In 2004 author Robert Fulghum wrote a now much-beloved book entitled All I Really Need to Know I Learned in Kindergarten. Remember his advice? It included things like: Play fair. Don’t hit people. Put things back where you found them. Wash your hands before you eat. Flush. Very good advice, all of it. If everyone followed the rules we teach five year-olds, our world would be a different place. This morning in addition to Fulghum’s kindergarten agenda, I want to suggest that at least some of what we need to know right now we can learn from Joseph. See what you think.
First rule: grow beyond your wounds. Joseph is an extraordinary example of this. As I noted earlier, he didn’t start out as someone you would want to emulate. But the spoiled child became a mature man who was generous and compassionate. By any measure, his brothers betrayed him in a despicable way, selling a teenager who was very attached to his father into slavery in a foreign country. In his day, he was unlikely to survive and certainly could have no expectation of seeing his family or his homeland again. What his brothers did was the height of cruelty. And yet over the years of separation from all he held dear, Joseph grew up emotionally and spiritually. He learned to go beyond his own self-interest and narcissism. He also learned, it seems, to forgive. By the time his brothers appeared in pharaoh’s court, Joseph had let go of the past and opened himself to new possibilities for a future with his family.
Now, to be sure, Joseph is powerful and totally in control when his brothers show up to ask for help. That’s not the way it works for most wounded souls—and we all fit that category to a greater or lesser degree. And yet his position provided the power to respond to his brothers’ betrayal with hatred and vengeance. It’s fair to assume that he could have had them killed and suffered no repercussions. But he did not. He chose not to act out of old wounds he could have nursed along for decades. In the words of Bruce Epperly, Joseph set their treachery behind him to “widen his circle of care to include those who had betrayed him.”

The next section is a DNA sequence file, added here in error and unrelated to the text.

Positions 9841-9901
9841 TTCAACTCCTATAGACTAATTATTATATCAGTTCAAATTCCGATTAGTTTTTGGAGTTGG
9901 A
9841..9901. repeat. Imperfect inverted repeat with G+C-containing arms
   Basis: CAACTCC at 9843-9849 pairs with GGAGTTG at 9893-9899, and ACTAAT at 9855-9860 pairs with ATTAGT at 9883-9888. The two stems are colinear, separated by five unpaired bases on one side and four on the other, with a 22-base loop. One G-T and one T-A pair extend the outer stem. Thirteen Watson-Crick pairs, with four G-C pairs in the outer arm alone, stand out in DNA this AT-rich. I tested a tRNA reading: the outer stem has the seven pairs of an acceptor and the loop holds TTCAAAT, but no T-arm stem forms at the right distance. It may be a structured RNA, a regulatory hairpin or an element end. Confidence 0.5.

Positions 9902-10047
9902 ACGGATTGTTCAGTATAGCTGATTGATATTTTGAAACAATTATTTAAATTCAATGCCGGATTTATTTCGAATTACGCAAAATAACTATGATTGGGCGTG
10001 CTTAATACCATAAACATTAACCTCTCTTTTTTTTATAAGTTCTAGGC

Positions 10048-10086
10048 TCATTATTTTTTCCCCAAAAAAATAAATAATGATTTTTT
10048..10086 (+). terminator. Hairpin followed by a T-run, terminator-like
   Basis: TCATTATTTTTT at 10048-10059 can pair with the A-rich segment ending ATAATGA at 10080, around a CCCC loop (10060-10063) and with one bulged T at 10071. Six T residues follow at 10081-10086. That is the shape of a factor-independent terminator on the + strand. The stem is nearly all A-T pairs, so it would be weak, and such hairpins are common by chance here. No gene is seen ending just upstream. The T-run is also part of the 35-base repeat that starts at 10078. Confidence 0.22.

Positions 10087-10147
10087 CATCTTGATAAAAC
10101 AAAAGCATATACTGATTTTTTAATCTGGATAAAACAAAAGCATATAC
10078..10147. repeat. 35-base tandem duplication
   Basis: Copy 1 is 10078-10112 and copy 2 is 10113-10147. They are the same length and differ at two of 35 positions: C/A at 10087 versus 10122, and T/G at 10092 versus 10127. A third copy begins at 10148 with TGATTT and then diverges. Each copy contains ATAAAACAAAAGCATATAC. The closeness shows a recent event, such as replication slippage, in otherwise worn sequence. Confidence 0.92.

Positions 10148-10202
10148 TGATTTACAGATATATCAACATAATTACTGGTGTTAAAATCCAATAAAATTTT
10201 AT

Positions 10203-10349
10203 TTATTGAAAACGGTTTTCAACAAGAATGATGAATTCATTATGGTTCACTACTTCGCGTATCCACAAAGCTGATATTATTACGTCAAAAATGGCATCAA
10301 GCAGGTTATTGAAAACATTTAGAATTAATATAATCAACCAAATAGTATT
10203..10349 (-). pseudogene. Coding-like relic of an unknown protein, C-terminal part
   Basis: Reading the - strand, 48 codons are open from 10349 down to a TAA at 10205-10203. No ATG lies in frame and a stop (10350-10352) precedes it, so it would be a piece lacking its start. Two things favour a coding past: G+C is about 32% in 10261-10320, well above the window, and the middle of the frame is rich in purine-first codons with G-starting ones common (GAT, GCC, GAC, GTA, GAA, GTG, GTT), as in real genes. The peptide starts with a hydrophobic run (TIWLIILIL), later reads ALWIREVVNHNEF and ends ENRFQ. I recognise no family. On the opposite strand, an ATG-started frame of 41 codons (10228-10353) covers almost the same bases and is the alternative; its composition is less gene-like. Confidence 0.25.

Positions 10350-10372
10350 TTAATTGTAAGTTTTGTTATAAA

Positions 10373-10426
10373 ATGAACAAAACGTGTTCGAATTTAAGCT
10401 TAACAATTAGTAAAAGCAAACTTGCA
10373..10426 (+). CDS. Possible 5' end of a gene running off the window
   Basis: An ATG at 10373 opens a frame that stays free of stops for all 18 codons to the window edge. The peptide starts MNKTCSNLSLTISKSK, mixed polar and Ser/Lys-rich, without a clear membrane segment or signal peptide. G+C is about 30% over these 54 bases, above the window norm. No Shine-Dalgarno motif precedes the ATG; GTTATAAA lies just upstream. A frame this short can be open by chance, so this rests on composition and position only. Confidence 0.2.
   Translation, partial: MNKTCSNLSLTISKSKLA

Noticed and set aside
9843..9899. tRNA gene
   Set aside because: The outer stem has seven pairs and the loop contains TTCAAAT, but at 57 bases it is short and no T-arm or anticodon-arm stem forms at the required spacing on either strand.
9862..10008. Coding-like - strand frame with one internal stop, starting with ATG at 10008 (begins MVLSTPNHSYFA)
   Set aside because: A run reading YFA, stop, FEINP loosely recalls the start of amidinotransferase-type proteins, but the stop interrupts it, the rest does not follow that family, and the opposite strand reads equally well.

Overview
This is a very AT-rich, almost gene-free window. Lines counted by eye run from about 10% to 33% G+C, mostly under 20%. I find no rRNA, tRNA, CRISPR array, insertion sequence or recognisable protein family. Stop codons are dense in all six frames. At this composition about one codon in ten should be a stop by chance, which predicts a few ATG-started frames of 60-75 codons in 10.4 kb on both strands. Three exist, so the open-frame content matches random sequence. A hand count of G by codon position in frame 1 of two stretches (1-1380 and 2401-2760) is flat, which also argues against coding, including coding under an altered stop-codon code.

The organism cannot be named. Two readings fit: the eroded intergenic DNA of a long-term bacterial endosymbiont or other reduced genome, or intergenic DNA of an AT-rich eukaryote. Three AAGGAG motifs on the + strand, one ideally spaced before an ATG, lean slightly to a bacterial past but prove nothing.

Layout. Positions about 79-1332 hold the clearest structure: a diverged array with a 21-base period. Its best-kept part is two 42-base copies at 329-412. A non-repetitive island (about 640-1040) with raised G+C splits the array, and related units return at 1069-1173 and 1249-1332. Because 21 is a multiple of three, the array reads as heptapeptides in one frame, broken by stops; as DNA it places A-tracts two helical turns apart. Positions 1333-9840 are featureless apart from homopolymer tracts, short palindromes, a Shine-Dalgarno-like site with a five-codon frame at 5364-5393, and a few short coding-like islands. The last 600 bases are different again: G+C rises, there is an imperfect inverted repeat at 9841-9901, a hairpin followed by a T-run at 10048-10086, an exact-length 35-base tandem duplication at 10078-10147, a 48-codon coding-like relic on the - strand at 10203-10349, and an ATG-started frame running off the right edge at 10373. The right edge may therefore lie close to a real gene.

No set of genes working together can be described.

How did Joseph do this? Because he was able to see God at work in his misfortune. Now this is not the same thing as God causing his misfortune. I’m not sure what Joseph believed about God’s will and all that. But it is clear that Joseph did believe that in spite of the reprehensible activity of his brothers, what happened to him became a vehicle for sustaining the life of his family. In the words of Walter Brueggemann, Joseph took a second hard look at his life. He was willing to trust a purpose for him that was larger than his own horizon. Says Barbara Brown Taylor, Joseph embraced the largeness that was God’s gift for his life.
This is not an easy thing to do. Yet it is essential in stressful times like these that we bring our healthiest selves to our lives and relationships. Fear of an unknown future, anxiety about how we will provide for ourselves and our families, even grief over the disappearance of the safety net that protects our society’s most vulnerable are all taking their toll on us these days. And that fear, anxiety, and grief can easily remind us of old wounds and bring out the worst in us. When stressed, we tend to revert to what feels comfortable—and what feels comfortable to me is sometimes not my best self. Just ask my family and co-workers! So in this globally anxious time, let’s try to follow Joseph’s example by maturing beyond whatever was hard in the past to face the future openly. Let’s set a goal of creating a “wider circle of care” in these days. God knows the circle of people who need our care grows bigger and bigger every day.
Second rule of Joseph: do everything you can to preserve life. One of the very best ways to deal with stress is to move outside oneself to give life and hope to others. Joseph accepted that preserving the life of his family was his job. He did not have to do it. He had every reason not to. Although this long story doesn’t include a lot of God language, it seems Joseph knew that the preservation of life was more than a casual task. It was his life’s sacred purpose.